Travis Boersma walked onto the stage at the Sentinel Hotel wearing a T-shirt, baseball cap turned backwards and flip-flops.
It’s not uncommon for guests of the Portland Business Journal’s Power Breakfast series to appear casually dressed, but most visiting executives take the hot seat in traditional business attire.
It turns out Travis Boersma’s version of a power suit conveys exactly the right message about Dutch Bros. Coffee, the $150 million coffee empire he formed with his late brother, Dane, in Grants Pass in 1992: comfortable, engaging, accessible and low-key.
Travis was 21 and Dane was 38 when the brothers decided the coffee business would be their next career. The family’s dairy farm was struggling, a casualty of rough times in the late 1980s and early 1990s. Neither knew the first thing about the coffee industry and the brothers were at distinctly different places in their lives.
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At 21, Travis wasn’t too focused on the future. Failure was an acceptable option. But 38-year-old Dane was married with three children. He talked of taking a job with Fred Meyer or Walmart to support his family.
In spite of their 17-year age difference, the Boersma brothers were incredibly close.
They’d dreamed together of taking over the family dairy and stocking it with high-end livestock. They strategized over the best way to increase milk yields. They thought about launching their own ice cream.
When that didn’t pan out, their entrepreneurial conversations took a different turn. It helped that Dane had some money stashed aside from a Dairy Queen franchise he’d owned in his 20s.
Travis suggested a coffee cart to sell espresso. Dane didn’t know what espresso was so he ordered a shot at a local Italian restaurant.
He frowned as he sipped at the strong, dark brew served in an elf-like cup.
“Nobody’s going to buy that s---, dude,” he told his brother.
Undaunted, Travis took him to a drive-in coffee stand operated by a friend down the highway. He ordered a couple of vanilla lattes. When he saw Dane licking vanilla-flavored foam off the lid, he knew he was hooked.
Dane was diagnosed with Lou Gehrig’s disease in 2005, about a year after he began exhibiting symptoms of something amiss. He died in 2009 after becoming bedridden and unable to communicate. But at Thursday's breakfast, Travis was clear that Dane's influence lives on. The company’s quirky, often unbelievable rise from two-man pushcart in downtown Grants Pass to seven-state coffee empire is a tribute to his bold thinking and commitment to studying business practices. The company and its operators employ more than 1,700 people and generate more than $1 million annually for charitable causes.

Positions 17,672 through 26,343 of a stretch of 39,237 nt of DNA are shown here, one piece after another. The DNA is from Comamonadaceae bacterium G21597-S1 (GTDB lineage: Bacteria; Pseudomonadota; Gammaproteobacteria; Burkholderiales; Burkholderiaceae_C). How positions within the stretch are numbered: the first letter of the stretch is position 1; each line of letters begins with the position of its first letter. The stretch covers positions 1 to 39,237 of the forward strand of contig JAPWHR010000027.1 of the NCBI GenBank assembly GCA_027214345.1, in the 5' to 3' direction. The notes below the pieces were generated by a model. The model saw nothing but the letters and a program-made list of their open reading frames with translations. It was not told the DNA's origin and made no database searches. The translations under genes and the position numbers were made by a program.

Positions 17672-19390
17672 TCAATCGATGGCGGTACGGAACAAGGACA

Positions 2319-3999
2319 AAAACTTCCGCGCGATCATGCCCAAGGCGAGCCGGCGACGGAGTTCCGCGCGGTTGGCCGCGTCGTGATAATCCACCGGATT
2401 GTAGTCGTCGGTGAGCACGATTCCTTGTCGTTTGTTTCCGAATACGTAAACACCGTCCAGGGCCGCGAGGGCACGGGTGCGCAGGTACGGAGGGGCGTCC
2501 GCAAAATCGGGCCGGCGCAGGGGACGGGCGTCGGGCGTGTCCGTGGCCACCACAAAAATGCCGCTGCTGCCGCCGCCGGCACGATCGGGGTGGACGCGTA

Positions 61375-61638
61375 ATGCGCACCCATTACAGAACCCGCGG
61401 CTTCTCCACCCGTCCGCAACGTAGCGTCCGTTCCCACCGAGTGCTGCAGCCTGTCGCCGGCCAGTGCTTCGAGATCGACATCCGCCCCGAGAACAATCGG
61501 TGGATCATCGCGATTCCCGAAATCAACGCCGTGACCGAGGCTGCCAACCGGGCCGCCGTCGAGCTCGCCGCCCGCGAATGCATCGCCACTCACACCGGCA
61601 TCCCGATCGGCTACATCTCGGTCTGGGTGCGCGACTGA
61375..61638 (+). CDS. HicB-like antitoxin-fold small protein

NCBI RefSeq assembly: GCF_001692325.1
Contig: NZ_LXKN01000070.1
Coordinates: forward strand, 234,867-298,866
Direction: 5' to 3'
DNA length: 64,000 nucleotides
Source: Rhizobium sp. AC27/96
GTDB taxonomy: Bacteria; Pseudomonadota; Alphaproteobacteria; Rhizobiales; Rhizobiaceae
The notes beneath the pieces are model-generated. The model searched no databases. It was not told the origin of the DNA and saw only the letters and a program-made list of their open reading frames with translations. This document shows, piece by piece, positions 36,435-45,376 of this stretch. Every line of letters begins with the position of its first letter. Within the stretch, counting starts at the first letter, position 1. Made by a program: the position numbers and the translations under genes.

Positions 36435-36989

Travis said his brother was a prodigious reader who devoured business books. He wrote the company’s franchise agreements after reading up on franchise law — it helped that he’d been a Dairy Queen franchisee in his early days.
Even when his health was failing and he was no longer able to communicate, Dane lit up when Travis told him he was fulfilling a long-held wish to attend a Tony Robbins seminar.
Dutch Bros. began small, but Dane Boersma’s vision was always on the long-term. It was still a one-cart operation when he announced the brothers would follow the Tony Robbins recommendation to develop ambitious 1- 3-, 5-, 10-, 15- and 20-year plans for their personal and professional lives. They did.
Nearly 25 years later, Travis Boersma says he’s achieved most of the goals he laid out, with one notable exception. “I never became a helicopter pilot."
Travis attributes the company’s success to his brother’s commitment to taking bold steps, recognizing mistakes and adapting when needed. Indeed, the company’s first location on a site by the Grants Pass post office wasn’t the first choice.
The Boersmas wanted to launch at the local Fred Meyer store. They opted for Plan B when the approval process took longer than they expected. The downtown location was an immediate hit. The brothers were thrilled.
“Some things work out the way they’re supposed to,” he said.
Two developments transformed Dutch Bros. from cart operator to regional powerhouse.
It carved out a niche in the drive-through market — its stores are typically trailer-sized outlets with drive-through as well as walk-up windows.
Second, it found that it could retain its focus on culture by awarding franchises only to current employees. Dutch Bros. doesn’t sell franchises — the only way to become a franchisee is to work for the company and demonstrate a commitment to its culture and operations.
“The first thing I look for is character and integrity,” Travis said.
Dutch Bros. honors the late co-founder with its annual “Drink One for Dane” event, which dedicates proceeds to the Muscular Dystrophy Association, a leader in fighting Lou Gehrig’s disease. The campaign has raised more than $900,000 for MDA since 2007.
Individual store owners routinely raise funds to support medical causes on their own as well.